Meningitis is an inflammation of the meninges, the membranes that surround and protect the brain and spinal cord 3. In babies, especially newborns, meningitis can be a serious condition that can lead to death if left untreated 3. In babies younger than 2 to 3 months, the disease is called neonatal meningitis 3. A newborn believed to have meningitis should be taken to a doctor immediately, because prompt care may be able to control the infection and prevent severe complications 13.
If you are experiencing serious medical symptoms, seek emergency treatment immediately.
Neonatal meningitis can be caused by either a virus or a bacterial infection 3. Viruses that can cause meningitis in a newborn include the Coxsackie and the herpes simplex 13. Newborn bacterial meningitis may be the result of group B streptococcus, E. coli, Listeria or Haemophilus influenzae type B, also known as HiB 13. Bacterial neonatal meningitis may be contracted through the placenta before birth or during passage through the birth canal 3. Bacterial meningitis in a newborn is sometimes associated with sepsis, a bacterial infection of the blood that spreads throughout to many organs 13.
- a high fever
- a bulging or pulsing soft spot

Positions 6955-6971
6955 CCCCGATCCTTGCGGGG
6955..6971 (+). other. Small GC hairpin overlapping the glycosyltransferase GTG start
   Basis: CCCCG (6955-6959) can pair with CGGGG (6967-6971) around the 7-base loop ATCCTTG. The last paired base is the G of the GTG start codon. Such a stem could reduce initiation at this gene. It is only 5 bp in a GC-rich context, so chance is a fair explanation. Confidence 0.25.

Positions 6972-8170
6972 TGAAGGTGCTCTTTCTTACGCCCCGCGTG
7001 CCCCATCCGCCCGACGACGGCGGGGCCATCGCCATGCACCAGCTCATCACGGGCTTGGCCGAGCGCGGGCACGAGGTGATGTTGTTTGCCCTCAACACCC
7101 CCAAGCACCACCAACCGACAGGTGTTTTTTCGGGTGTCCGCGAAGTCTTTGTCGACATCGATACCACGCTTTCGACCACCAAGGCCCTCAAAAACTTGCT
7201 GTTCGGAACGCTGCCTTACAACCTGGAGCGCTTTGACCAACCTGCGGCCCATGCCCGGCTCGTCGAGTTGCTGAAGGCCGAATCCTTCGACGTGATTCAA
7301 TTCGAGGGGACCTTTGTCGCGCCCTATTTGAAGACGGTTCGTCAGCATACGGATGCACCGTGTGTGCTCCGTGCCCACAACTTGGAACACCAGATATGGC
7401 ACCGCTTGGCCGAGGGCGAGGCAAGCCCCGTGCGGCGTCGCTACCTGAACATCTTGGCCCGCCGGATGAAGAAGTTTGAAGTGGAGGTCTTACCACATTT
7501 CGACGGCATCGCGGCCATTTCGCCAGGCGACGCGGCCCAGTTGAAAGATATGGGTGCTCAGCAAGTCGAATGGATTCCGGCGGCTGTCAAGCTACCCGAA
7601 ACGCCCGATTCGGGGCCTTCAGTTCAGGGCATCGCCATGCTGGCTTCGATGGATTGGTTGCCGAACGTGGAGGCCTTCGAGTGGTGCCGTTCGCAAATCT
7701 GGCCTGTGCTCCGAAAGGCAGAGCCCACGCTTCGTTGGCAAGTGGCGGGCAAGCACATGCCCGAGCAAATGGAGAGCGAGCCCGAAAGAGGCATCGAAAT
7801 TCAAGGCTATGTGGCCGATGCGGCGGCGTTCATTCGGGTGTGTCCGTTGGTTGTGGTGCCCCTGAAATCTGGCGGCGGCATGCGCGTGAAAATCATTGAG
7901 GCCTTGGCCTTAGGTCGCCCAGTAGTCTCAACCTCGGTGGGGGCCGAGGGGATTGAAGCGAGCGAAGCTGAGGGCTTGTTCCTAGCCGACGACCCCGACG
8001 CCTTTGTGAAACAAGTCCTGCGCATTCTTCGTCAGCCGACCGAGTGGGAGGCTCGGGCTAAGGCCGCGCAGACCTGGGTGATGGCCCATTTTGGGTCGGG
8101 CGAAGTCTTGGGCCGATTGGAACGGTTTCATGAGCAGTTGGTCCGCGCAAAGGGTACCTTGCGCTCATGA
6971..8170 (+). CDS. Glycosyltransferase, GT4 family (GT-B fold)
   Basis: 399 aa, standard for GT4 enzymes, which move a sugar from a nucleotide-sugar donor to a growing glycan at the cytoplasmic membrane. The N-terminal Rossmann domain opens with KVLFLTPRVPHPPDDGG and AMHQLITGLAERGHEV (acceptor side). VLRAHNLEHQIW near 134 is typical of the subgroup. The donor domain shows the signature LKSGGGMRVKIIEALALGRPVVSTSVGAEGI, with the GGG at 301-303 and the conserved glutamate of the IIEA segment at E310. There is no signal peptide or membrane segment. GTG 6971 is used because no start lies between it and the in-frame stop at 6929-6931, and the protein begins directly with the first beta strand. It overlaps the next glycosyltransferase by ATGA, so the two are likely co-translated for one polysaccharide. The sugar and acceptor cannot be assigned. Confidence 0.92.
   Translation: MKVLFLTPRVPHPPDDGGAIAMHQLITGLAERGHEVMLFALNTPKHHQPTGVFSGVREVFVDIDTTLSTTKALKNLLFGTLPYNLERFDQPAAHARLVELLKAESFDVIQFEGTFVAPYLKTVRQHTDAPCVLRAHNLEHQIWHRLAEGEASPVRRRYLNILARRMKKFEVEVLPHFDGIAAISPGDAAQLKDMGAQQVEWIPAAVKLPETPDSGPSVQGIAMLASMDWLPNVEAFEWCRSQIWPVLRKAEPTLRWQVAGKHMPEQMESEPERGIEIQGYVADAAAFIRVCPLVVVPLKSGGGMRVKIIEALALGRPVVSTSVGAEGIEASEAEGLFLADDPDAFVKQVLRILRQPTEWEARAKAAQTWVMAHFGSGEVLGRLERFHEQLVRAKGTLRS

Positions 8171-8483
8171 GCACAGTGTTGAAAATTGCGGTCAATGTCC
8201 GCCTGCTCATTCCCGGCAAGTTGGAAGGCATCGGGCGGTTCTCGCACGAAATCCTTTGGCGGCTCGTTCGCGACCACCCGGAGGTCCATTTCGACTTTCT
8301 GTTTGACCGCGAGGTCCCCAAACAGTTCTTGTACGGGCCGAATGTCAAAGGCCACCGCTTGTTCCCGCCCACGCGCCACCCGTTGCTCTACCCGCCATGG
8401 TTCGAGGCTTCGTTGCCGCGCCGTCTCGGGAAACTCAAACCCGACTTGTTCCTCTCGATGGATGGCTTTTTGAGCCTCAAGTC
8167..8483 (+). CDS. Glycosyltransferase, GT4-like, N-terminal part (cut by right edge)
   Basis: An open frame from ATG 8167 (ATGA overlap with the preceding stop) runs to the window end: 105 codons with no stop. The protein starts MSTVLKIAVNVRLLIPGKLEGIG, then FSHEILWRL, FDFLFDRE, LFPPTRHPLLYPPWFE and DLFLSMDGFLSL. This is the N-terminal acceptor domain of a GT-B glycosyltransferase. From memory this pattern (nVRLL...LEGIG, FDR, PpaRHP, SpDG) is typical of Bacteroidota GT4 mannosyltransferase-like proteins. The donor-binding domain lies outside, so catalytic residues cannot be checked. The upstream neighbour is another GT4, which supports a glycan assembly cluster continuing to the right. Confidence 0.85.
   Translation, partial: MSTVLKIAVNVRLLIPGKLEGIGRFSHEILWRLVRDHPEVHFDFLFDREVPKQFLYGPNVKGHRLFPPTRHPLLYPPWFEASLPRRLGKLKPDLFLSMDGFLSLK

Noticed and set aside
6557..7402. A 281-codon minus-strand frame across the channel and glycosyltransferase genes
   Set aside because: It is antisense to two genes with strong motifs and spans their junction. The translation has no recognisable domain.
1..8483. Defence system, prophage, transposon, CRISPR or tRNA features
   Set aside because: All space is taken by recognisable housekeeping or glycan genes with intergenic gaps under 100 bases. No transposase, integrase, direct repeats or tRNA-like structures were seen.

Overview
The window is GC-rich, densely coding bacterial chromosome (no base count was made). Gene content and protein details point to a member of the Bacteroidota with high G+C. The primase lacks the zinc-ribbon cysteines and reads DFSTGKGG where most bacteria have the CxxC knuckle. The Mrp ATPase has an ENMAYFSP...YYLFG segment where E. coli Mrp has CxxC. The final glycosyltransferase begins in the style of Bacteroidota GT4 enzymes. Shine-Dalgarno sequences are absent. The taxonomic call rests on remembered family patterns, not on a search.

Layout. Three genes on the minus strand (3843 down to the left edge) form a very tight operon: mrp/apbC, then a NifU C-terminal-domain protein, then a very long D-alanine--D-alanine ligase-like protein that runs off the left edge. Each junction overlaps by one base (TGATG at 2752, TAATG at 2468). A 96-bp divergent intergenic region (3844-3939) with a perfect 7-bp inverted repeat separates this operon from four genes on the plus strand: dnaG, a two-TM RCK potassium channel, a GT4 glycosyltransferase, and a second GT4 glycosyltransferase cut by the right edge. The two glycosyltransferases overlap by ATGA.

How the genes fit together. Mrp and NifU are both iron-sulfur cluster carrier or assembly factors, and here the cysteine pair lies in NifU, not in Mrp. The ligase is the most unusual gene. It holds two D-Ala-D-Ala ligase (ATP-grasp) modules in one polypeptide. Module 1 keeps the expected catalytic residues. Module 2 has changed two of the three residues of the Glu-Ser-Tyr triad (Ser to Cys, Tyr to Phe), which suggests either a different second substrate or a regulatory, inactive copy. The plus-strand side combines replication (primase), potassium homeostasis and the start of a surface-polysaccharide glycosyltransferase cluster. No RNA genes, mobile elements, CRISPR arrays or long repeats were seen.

- a rash
- difficulty breathing 3
Neonatal meningitis is a medical emergency requiring hospitalization 3. In infant patients, broad-spectrum antibiotics are typically delivered via IV immediately while the doctor awaits test results that indicate the specific cause of the meningitis 3. If the cause is determined to be bacterial, antibiotics specific to that bacterial strain will be used. Viral meningitis caused by the herpes virus is treated with the anti-viral medication acyclovir 3. Other sources of viral meningitis do not respond to antibiotics or anti-virals, so treatment only involves alleviating the symptoms and keeping the infant warm and hydrated 3.
According to Merck Manuals, up to 25 percent of newborns with meningitis who receive treatment still die and more than 50 percent have long-term complications such as learning disabilities or brain and nerve damage 3. Without treatment, almost all neonatal meningitis patients die 3.
Prevention of meningitis in a newborn hinges on good prenatal and postnatal care and an avoidance of foods that may be infected with Listeria bacteria or E. coli while pregnant 13. Doctors typically test for Group B strep in the last weeks of pregnancy and place a mother-to-be on antibiotics before delivery and the baby on antibiotics after birth if the bacteria are present in the birth canal. Pregnant women with a herpes simplex infection may be put on anti-virals before birth or may opt for a Cesarean section to avoid infecting the baby during delivery.
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